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More About This Textbook
Overview
This textbook provides a thorough introduction to Newtonian Mechanics and is intended for university students in physics, astronomy and engineering. It is based on a course for which Dr. Knudsen earned an award for the best teaching at the University of Copenhagen, Denmark. More than 100 problems with solutions and 89 worked examples help the student to grasp the essential aspects of the subject, and to develop proficiency in using the powerful methods of Newtonian mechanics. Moreover, the fundamental problem of motion and the concept of inertial frames is faced from the very beginning, and runs through the entire development of classical mechanics. This new and fresh approach is presented in its third edition, which has been revised and enlarged.
Editorial Reviews
From the Publisher
This book provides an excellent introduction to Newtonian mechanics at an undergraduate level, it is used at University of Copenhague. All the classical topics are presented in a very clear way an discussed with many physicaI examples. The book is divided in 16 chapters and contains more than 100 problerns, of various difficulties, with solutions. It's pedagogical conception is absolutely remarkable, all concepts are carefully introduced and physically discussed with mamy details. Foundation of classical mechanics is first introduced and commented on many problems like acceleration of gravity, circular motion or conmunication satellite. Next chapter is devoted to Newton's laws of motion, more than 30 pages of the book contains examples, on direct applications of these law, from: various fields of physics. Gravitational and inertial mass are discussed in the next chapter and is followed by the concept of Galilei transformation. The next three chapters examine the problem of motion respectively of the Earth, in accelerated reference frames and at the kinematic and dynamic point of view. Energy, Centerof Mass and angular momentum theorem are analysed with some details in chapters 810. The problem of rigid body including the motion of the planets and the Kepler Iaws are presented and discussed with great attention. The book ends with the important problem of harmonic oscillators and some remarks on nonlinear dynamics. In conclusion I warmly recommend this book to everyone interesting in Newtonian mechanics.S. Metens. Physicalia, 2001/XXXVII/4
"The book presents an excellant description of basic principles of classical mechanics....This book can be useful not only to students, but also to specialists who teach the powerful methods of Newtonian mechanics and the imaginary Newton's world governed by laws of classical mechanics."Zentralblatt MATH
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Table of Contents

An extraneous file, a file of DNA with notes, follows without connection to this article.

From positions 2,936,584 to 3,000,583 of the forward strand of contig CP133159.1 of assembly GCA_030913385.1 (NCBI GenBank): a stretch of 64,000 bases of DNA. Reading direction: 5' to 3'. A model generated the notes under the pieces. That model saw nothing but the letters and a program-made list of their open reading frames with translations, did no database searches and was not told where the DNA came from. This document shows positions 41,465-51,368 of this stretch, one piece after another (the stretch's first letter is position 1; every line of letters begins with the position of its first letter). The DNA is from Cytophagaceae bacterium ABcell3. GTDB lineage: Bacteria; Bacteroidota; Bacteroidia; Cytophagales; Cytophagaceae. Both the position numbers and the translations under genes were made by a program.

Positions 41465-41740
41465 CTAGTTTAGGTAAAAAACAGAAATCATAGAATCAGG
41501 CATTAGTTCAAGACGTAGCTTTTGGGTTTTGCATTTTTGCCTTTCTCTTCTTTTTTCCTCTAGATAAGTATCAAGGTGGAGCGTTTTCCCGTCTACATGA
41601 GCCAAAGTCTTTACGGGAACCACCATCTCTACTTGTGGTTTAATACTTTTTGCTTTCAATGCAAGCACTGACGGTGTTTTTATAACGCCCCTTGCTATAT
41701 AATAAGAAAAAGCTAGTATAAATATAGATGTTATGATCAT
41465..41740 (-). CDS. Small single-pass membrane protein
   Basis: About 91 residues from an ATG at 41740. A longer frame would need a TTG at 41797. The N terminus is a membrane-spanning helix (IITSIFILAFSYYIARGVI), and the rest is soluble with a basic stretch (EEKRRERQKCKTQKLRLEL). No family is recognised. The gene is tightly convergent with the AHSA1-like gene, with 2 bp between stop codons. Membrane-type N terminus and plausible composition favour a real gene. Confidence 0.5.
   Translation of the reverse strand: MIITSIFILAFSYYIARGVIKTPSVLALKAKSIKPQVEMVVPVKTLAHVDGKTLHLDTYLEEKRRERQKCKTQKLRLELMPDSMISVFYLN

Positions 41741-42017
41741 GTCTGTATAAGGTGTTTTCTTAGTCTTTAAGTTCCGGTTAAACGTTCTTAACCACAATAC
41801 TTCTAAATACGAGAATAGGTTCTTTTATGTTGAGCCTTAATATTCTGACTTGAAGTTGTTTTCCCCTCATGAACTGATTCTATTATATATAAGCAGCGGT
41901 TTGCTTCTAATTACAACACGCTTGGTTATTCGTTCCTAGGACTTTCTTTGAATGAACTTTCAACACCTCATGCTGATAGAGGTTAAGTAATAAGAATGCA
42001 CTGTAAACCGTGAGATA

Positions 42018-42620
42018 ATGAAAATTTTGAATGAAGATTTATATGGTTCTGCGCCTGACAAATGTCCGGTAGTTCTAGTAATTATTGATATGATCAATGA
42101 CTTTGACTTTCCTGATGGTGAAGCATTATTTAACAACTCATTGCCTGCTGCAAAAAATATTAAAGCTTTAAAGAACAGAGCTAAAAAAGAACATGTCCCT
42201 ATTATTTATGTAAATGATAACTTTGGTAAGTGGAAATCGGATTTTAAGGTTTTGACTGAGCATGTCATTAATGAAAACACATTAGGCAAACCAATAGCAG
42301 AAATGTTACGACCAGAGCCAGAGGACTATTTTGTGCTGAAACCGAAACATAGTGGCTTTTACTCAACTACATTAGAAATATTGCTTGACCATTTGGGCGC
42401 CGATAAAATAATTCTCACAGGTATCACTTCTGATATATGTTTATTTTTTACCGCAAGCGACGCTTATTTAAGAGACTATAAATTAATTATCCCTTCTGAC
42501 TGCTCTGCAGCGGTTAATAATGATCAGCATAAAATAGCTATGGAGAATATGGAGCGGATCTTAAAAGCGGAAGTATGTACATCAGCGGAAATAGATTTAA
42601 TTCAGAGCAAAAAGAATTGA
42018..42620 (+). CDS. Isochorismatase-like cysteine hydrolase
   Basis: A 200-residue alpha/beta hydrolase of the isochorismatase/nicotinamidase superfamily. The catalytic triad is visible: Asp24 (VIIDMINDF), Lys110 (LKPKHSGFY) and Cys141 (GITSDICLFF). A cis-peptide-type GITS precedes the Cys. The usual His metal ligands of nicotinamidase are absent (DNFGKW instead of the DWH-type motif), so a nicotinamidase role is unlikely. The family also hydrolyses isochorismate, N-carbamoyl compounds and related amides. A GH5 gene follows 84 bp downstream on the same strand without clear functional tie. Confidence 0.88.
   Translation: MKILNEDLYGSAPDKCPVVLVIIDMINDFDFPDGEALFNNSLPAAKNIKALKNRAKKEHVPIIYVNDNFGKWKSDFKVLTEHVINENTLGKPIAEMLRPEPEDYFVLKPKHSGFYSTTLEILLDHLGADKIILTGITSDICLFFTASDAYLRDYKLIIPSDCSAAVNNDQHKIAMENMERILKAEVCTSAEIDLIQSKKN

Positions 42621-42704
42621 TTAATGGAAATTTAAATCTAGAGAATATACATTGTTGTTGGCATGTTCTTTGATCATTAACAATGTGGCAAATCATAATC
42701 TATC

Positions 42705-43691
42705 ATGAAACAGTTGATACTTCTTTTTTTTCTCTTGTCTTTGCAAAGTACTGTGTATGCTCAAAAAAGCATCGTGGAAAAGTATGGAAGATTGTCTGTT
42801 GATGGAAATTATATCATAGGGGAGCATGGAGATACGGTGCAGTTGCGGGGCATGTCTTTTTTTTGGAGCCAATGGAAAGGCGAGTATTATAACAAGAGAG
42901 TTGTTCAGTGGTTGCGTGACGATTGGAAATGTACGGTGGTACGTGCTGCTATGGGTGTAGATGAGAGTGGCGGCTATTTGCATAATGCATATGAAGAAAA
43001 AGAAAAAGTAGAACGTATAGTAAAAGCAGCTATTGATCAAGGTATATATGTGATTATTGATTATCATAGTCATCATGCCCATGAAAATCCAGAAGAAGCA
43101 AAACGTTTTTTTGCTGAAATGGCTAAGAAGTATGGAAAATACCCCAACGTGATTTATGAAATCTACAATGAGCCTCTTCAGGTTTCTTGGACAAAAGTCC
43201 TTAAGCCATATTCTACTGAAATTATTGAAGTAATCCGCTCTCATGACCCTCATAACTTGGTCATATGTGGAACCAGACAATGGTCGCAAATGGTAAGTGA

1. The Foundation of Classical Mechanics. 1.1 Principia. 1.2 Prerequisites for Newton. 1.3 The Masterpiece. The Acceleration of Gravity. Circular Motion. Communication Satellite. Horizontal Throw. The Gravitational Constant. String Force. Forces and Tension. Dimensional Analysis. 1.4 Concluding Remarks. 1.5 Problems. 2. Newton’s Five Laws. 2.1 Newton’s Laws of Motion. 2.2 Integration of the Equation of Motion. Constant Force. The Harmonic Oscillator. Mass on a Spring in the Gravitational Field of Earth. Sphere Falling Through a Liquid. Solid Against Solid. The Atwood Machine. Force in Harmonic Motion. Charged Particle in a Uniform Magnetic Field. Thomson’s Experiment. Work and Energy in Linear Motion of a Particle. Free Fall Towards the Sun from a Great Distance. Momentum Conservation. Inelastic Collisions. Rocket Propulsion. Some Qualitative Remarks on Rocket Propulsion. Ball Against a Wall. 2.3 Problems. 3. Gravitational and Inertial Mass. 3.1 Gravitational Mass. 3.2 Inertial Mass. 3.3 Proportionality Between Inertial and Gravitational Mass. 3.4 Newtonl’s Experiment. The Satellite. An Elevator in Free Fall. Three Balls. 3.5 Problem. 4. The Galilei Transformation. 4.1 The Galilei Transformation. 4.2 Galileo Speaks. Velocity Transformation. 4.3 Problems. 5. The Motion of the Earth. 5.1 Examples. Vectors and the Rotation of a Rigid Body. Angular Velocities in the Solar System. 5.2 Problems. 6. Motion in Accelerated Reference Frames. 6.1 Newton’s 2nd Law Within Accelerated Reference Frames. 6.2 The Equivalence Principle of Mechanics. 6.3 The Einstein Box. Balloon in Accelerated Frame. Mass on an Oscillating Plate. Pendulum in an Elevator. 6.4 The Centrifugal Force. Earth’s Orbit Around the Sun. Grass on a Rotating Disk. The Variation of g with Latitude. 6.5 Tidal Fields. The Roche Limit. 6.6 The Coriolis Force. Coriolis Force on a Train. Particle on a Frictionless Disc. The Vertical Throw. 6.7 Tidal Forces and Local Inertial Frames. Global and Local Inertial Frames. 6.8 The Foucault Pendulum. 6.9 Newton’s Bucket. 6.10 Review: Fictitious Forces. 6.11 Problems. 7. The Problem of Motion. 7.1 Kinematic and Dynamic Views of the Problem of Motion. 7.2 Einstein Speaks. 7.3 Symmetry. 7.4 The Symmetry (Invariance) of Newton’s 2nd Law. 7.5 Limited Absolute Space. 7.6 The Asymmetry (Variance) of Newton’s 2nd Law. 7.7 Critique of the Newtonian View. 7.8 Concluding Remarks. 8. Energy. 8.1 Work and Kinetic Energy. 8.2 Conservative Force Fields. 8.3 Central Force Fields. 8.4 Potential Energy and Conservation of Energy. 8.5 Calculation of Potential Energy. Constant Gravitational Field. Spring Force. Gravity Outside a Homogeneous Sphere. 8.6 The Gravitational Field Around a Homogeneous Sphere. 8.6.1 The Field Around a Spherical Shell. 8.6.2 A Solid Sphere. 8.7 Examples. Particle on a Frictionless Curve. String Force in the Pendulum. The Gravitational Potential Outside the Earth. Potential Energy Due to Electric Forces. A Tunnel Through the Earth. The Asymmetry of Nature. 8.8 Review: Conservative Forces and Potential Energy. 8.9 Problems. 9. The CenterofMass Theorem. 9.1 The Center of Mass. 9.2 The CenterofMass Frame. 9.3 Examples. Two Masses Connected with a Spring. Inelastic Collisions. The Collision Approximation. Freely Falling Spring. The Wedge. 9.4 Review: Center of Mass and CenterofMass Theorems. 9.5 Comments on the Conservation Theorems. 9.6 Problems. 10. The Angular Momentum Theorem. 10.1 The Angular Momentum Theorem for a Particle. 10.2 Conservation of Angular Momentum. 10.3 Torque and Angular Momentum Around an Axis. 10.4 The Angular Momentum Theorem for a System of Particles. 10.5 Center of Gravity. 10.6 Angular Momentum Around the Center of Mass. 10.7 Review: Equations of Motion for a System of Particles. 10.8 Examples of Conservation of Angular Momentum. Particle in Circular Motion. Rotation of Galaxies, Solar Systems, etc. 11. Rotation of a Rigid Body. 11.1 Equations of Motion. 11.2 The Rotation Vector. 11.3 Kinetic Energy of a Rotating Disk. 11.3.1 The Parallel Axis Theorem. 11.3.2 The Perpendicular Axis Theorem. 11.4 Angular Momentum of an Arbitrary Rigid Body in Rotation Around a Fixed Axis. 11.4.1 The Parallel Axis Theorem in General Form. 11.5 Calculation of the Moment of Inertia for Simple Bodies. 11.5.1 Homogenous Thin Rod. 11.5.2 Circular Disk. 11.5.3 Thin Spherical Shell. 11.5.4 Homogenous (Solid) Sphere, Mass M and Radius R 248. 11.5.5 Rectangular Plate 249. 11.6 Equation of Motion for a Rigid Body Rotating Around a Fixed Axis. 11.6.1 Conservation of Angular Momentum. 11.7 Work and Power in the Rotation of a Rigid Body Around a Fixed Axis. 11.7.1 Torsion Pendulum. 11.8 The Angular Momentum Theorem Referred to Various Points. 11.9 Examples. Rotating Cylinder. Falling Cylinder. The Atwood Machine. The Physical Pendulum. The Rod. 11.10 Review: Linear Motion and Rotation About a Fixed Axis. 266 11.11 Problems. 12. The Laws of Motion. 12.1 Review: Classical Mechanics. 12.2 Remarks on the Three Conservation Theorems. 12.3 Examples. Conservation of Angular Momentum. Rotating Rod. Man on Disk. The Sprinkler. Rolling. Yo Yo on the Floor. Rolling Over an Edge. Determinism and Predictability. 12.4 Problems. 13. The General Motion of a Rigid Body. 13.1 Inertia in Rotational Motion. The Dumbbell. Flywheel on an Axis. Precession of a Gyroscope. 13.2 The Inertia Tensor. The Dumbbell Revisited. 13.3 Euler’s Equations. 13.3.1 Derivation of Euler’s Equations. 13.4 Kinetic Energy. 13.5 Determination of the Principal Coordinate System. Rotating Dumbbell. Flywheel. The Gyroscope. Gyroscope Supported at the Center of Mass. The Earth as a Gyroscope. 13.6 Problems. 14. The Motion of the Planets. 14.1 Tycho Brahe. 14.2 Kepler and the Orbit of Mars. 14.2.1 The Length of a Martian Year. 14.2.2 The Orbit of the Planet Mars. 14.2.3 Determination of Absolute Distance in the Solar System. 14.3 Conic Sections. 14.4 Newton’s Law of Gravity Derived from Kepler’s Laws. 14.5 The Kepler Problem. 14.5.1 Derivation of Kepler’s 3rd Law from Newton’s Law of Gravity. 14.6 The Effective Potential. 14.7 The TwoBody Problem. 14.7.1 The TwoBody Problem and Kepler2019;s 3rd Law. 14.8 Double Stars: The Motion of the Heliocentric Reference Frame. 14.9 Review: Kepler Motion. 14.10 Examples. Planetary Orbits and Initial Conditions. Shape and Size of Planetary Orbits. Motion Near the Surface of the Earth. Velocities in an Elliptical Orbit. Hohman Orbit to Mars. The Face of the Moon (SpinOrbit Locking). 14.11 Problems. 15. Harmonic Oscillators. 15.1 Small Oscillations. 15.2 Energy in Harmonic Oscillators. 15.3 Free Damped Oscillations. 15.3.1 Weakly Damped Oscillations. 15.3.2 Strongly Damped Oscillations. 15.3.3 Critical Damping. 15.4 Energy in Free, Weakly Damped Oscillations. 15.5 Forced Oscillations. 15.6 The Forced Damped Harmonic Oscillator. 15.7 Frequency Characteristics. 15.7.1———0: A Low Driving Frequency. 15.7.2———0: A High Driving Frequency. 15.7.3———0: Resonance. 15.8 Power Absorption. 15.9 The QValue of a Weakly Damped Harmonic Oscillator. 15.10 The Lorentz Curve. 15.11 Complex Numbers. 15.12 Problems. 16. Remarks on Nonlinearity and Chaos. 16.1 Determinism vs Predictability. 16.2 Linear and Nonliner Differential Equations. Superposition. 16.3 Phase Space. The Simple Harmonic Oscillator. Phase Space of the Pendulum. Bifurcation in a Nonlinear Model. 16.4 A Forced, Damped Nonlinear Oscillator. 16.5 Liapunov Exponents. 16.6 Chaos in the Solar System. 16.7 Problems. Appendix. Vectors and Vector Calculus. Selected References. Answers to Problems.